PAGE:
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Long IslandCrime

Shirley mom faces Leandra’s Law charge, records show

She was driving her infant and 9-year-old while high on drugs when she crashed her vehicle Wednesday in Middle Island, Suffolk police said.

Tara Fontana, 38, of Shirley was high on

Tara Fontana, 38, of Shirley was high on drugs and driving with her two children when she crashed her car into a pole in Middle Island on Wednesday, Nov, 22, 2017, Suffolk police said. Photo Credit: SCPD

A Shirley mother who police said crashed her car with her two young children inside faces a felony Leandra’s Law charge because she was allegedly high on drugs.

Tara Fontana, 38, was arrested Wednesday after crashing her vehicle into a pole on Middle Island Road in Middle Island, injuring herself and her two children, Suffolk police said. They were taken to Stony Brook University Hospital for nonlife-threatening injuries.

She had her 9-year-old son and a 2-week-old daughter in the vehicle, police said.

Officials said she had to be revived with Narcan, a drug overdose antidote, according to News 12, which attended the arraignment.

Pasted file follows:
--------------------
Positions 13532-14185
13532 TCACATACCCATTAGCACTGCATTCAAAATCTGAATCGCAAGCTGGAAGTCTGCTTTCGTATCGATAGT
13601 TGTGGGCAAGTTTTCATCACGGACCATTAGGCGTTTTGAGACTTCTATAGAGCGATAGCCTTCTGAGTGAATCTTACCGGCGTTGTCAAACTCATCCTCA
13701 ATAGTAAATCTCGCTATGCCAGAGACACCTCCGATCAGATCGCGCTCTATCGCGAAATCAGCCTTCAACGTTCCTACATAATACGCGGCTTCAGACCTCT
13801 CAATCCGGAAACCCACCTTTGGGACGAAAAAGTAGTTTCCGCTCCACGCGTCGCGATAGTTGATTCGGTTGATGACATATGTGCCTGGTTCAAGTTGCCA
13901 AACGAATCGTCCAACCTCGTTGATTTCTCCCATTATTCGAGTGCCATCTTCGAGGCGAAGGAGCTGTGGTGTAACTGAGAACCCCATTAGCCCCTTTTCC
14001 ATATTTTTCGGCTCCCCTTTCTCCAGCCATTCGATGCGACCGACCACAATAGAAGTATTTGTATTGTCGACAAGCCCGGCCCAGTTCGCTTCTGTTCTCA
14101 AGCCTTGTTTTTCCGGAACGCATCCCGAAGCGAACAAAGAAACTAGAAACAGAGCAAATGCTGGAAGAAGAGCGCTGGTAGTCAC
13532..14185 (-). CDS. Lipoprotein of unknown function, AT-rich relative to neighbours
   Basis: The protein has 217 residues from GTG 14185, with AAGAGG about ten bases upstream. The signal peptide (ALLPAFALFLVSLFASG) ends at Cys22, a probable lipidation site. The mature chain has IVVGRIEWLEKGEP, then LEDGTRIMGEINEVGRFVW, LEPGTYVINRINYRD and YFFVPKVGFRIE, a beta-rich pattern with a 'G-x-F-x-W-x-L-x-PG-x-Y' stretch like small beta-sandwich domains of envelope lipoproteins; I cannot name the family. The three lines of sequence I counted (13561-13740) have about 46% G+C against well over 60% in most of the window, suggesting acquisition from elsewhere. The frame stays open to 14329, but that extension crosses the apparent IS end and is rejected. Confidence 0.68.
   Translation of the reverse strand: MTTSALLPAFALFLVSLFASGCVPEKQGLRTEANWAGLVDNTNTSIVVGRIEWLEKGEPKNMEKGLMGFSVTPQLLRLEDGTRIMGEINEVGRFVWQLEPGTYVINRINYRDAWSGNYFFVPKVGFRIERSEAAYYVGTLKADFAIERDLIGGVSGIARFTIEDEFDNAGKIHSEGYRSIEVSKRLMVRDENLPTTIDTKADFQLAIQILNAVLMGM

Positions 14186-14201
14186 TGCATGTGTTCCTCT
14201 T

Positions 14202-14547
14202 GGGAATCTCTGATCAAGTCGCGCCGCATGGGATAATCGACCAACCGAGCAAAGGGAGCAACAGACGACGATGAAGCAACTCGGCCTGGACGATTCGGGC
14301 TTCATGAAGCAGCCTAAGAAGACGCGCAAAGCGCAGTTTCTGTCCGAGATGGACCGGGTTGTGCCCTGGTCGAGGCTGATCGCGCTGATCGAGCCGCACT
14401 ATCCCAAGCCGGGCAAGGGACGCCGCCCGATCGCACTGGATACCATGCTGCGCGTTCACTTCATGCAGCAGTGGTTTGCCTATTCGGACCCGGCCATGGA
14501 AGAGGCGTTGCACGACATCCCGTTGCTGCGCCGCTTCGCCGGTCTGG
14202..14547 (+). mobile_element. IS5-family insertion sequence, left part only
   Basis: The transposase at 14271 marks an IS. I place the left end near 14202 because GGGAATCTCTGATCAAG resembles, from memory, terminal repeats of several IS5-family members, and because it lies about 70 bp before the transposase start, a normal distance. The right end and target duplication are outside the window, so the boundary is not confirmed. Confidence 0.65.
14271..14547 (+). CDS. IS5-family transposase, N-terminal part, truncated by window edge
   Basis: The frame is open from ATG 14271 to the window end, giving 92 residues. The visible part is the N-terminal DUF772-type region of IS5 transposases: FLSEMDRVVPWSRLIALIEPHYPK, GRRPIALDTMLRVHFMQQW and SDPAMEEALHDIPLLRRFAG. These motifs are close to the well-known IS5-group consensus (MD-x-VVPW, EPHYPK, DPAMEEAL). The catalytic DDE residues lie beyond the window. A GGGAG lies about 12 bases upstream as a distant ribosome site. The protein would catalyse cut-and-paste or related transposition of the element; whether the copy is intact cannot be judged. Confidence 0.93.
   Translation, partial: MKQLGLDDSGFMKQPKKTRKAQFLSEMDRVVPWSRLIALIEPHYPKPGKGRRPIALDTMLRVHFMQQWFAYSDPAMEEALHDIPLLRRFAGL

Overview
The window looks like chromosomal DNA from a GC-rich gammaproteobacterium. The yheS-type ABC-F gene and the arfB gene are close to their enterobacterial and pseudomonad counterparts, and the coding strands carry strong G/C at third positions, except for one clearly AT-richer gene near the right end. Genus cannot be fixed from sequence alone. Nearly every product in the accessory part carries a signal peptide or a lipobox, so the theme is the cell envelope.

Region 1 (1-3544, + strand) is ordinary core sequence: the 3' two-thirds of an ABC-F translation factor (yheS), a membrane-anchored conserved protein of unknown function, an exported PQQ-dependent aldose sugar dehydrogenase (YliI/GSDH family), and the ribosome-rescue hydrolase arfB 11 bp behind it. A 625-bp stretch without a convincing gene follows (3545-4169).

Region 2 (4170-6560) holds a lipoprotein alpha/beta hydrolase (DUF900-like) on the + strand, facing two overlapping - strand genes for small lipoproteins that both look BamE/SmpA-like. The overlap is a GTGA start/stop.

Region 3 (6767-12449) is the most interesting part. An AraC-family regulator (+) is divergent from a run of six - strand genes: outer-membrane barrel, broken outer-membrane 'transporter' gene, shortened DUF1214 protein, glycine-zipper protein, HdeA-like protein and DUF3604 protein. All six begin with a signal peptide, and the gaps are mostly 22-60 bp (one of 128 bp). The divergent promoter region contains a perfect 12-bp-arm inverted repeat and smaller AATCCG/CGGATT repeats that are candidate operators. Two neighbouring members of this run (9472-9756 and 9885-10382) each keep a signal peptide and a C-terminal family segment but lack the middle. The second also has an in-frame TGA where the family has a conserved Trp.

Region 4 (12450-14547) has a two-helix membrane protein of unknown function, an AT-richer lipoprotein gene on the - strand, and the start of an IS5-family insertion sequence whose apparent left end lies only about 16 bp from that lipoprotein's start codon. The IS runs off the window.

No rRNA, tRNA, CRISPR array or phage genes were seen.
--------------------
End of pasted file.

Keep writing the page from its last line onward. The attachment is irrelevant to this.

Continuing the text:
Fontana was arraigned Thursday on a charge of aggravated driving while impaired with children, known as Leandra’s Law; criminal possession of a controlled substance, heroin; endangering the welfare of a child; and operating a motor vehicle while impaired by drugs, according to police and court records.

Fontana was represented by Legal Aid, which has a policy of not commenting early in the case, and held on a bail of $52,000 bond or $27,000 cash, online court records show. An order of protection on the children’s behalf was issued against her.

The Shirley woman was arrested five days before she was scheduled to appear in court on another charge, court records show. She had been released from jail on her own recognizance after leaving the scene of an accident in July, online records show.

Suffolk police said Thursday they had no additional information about the July accident.

Leandra’s Law is named for 11-year-old Leandra Rosado, killed in 2009 when a car she was riding in, driven by a drunken driver, overturned on the Henry Hudson Parkway in Manhattan. The law makes it a felony, even on first offense, to drive drunk with a passenger age 15 or younger in the vehicle.

With Ellen Yan

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